Shear deformation and fracture of human cortical bone Tang, Tengteng; Ebacher, Vincent; Cripton, Peter Alec, 1965-; Guy, Pierre; Heather, Anne McKay, 1954-; Wang, Rizhi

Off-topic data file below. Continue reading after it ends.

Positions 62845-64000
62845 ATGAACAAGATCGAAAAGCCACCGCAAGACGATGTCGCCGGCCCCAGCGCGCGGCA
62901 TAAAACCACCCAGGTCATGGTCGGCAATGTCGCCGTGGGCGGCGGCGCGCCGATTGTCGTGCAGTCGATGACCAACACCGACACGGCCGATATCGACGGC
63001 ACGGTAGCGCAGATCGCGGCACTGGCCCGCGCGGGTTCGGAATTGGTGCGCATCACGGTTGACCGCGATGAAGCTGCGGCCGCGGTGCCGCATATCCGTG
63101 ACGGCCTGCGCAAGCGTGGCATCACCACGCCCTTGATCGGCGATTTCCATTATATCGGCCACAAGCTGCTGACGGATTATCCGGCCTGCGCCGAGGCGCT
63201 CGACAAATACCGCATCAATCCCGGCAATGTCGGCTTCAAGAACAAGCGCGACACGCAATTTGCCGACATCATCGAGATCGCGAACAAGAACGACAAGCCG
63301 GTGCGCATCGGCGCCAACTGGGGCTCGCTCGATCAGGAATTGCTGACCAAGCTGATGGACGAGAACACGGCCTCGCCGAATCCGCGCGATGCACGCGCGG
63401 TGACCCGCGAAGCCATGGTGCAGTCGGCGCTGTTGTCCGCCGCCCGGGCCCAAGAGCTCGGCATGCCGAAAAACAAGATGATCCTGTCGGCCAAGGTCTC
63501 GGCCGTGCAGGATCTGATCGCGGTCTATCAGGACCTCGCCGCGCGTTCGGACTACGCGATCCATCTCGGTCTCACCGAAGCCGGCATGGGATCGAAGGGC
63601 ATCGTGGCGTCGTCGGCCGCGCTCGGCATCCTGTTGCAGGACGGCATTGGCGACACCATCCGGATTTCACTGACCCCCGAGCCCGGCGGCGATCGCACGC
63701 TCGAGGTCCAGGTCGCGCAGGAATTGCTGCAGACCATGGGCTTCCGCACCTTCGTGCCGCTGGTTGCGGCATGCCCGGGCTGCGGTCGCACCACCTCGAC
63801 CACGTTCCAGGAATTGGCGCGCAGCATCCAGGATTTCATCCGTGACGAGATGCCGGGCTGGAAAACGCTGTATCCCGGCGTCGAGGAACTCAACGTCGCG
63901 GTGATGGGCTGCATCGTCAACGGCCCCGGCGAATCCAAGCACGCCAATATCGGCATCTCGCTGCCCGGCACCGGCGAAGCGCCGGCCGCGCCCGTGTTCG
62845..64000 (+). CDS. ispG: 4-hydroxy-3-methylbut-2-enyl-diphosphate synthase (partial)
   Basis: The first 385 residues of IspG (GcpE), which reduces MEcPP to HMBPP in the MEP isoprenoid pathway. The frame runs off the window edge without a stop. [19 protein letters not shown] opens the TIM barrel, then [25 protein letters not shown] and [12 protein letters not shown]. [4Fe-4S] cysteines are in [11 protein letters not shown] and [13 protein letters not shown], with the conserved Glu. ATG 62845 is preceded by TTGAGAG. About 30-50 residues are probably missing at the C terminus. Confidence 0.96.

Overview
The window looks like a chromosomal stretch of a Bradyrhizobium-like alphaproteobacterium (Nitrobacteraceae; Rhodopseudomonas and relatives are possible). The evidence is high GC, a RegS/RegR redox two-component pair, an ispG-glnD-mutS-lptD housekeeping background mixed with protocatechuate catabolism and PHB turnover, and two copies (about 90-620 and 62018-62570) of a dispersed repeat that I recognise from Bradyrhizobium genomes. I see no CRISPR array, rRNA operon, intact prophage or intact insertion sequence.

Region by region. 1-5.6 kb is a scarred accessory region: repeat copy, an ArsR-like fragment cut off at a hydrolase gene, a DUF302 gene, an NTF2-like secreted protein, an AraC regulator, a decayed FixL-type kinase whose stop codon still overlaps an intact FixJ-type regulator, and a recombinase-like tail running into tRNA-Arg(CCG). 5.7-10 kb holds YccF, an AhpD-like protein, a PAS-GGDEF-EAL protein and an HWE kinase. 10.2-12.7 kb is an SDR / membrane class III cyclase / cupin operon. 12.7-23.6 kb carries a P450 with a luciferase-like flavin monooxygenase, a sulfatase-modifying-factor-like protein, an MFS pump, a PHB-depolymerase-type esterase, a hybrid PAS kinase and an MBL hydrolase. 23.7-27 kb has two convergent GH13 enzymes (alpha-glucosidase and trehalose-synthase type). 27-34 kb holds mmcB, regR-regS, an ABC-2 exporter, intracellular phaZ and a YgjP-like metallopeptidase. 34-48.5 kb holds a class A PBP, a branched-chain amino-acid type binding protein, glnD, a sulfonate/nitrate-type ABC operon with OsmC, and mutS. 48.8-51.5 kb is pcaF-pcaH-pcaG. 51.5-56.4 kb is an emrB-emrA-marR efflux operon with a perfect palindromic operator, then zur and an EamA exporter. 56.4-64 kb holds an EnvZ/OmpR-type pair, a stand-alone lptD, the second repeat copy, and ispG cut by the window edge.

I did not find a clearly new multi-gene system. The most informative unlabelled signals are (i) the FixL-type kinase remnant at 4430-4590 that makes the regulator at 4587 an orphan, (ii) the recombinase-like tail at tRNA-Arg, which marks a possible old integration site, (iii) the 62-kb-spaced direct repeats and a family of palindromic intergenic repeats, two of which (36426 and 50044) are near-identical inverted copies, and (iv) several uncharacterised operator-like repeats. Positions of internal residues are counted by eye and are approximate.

Bone can be viewed as a nano-fibrous composite with complex hierarchical structures. Its deformation and fracture behavior depend on both the local structure and the type of stress applied. In contrast to the extensive studies on bone fracture under compression and tension, there is a lack of knowledge on the fracture process under shear, a stress state often exists in hip fracture. This study investigated the mechanical behavior of human cortical bone under shear, with the focus on the relation between the fracture pattern and the microstructure. Iosipescu shear tests were performed on notched rectangular bar specimens made from human cortical bone. They were prepared at different angles (i.e. 0º, 30º, 60º and 90º) with respect to the long axis of the femoral shaft. The results showed that human cortical bone behaved as an anisotropic material under shear with the highest shear strength (~50 MPa) obtained when shearing perpendicular to the Haversian systems or secondary osteons. Digital image correlation (DIC) analysis found that shear strain concentration bands had a close association with long bone axis with an average deviation of 11.8º to 18.5º. The fracture pattern was also greatly affected by the structure with the crack path generally following the direction of the long axes of osteons. More importantly, we observed unique peripheral arc-shaped microcracks within osteons, using laser scanning confocal microscopy (LSCM). They were generally long cracks that developed within a lamella without crossing the boundaries. This microcracking pattern clearly differed from that created under either compressive or tensile stress: these arc-shaped microcracks tended to be located away from the Haversian canal in early-stage damaged osteons, with ~70% developing in the outer third osteonal wall. Further study by second harmonic generation (SHG) and twophoton excitation fluorescence (TPEF) microscopy revealed a strong influence of the organization of collagen fibrils on shear microcracking. This study concluded that shear-induced microcracking of human cortical bone follows a unique pattern that is governed by the lamellar structure of the osteons.
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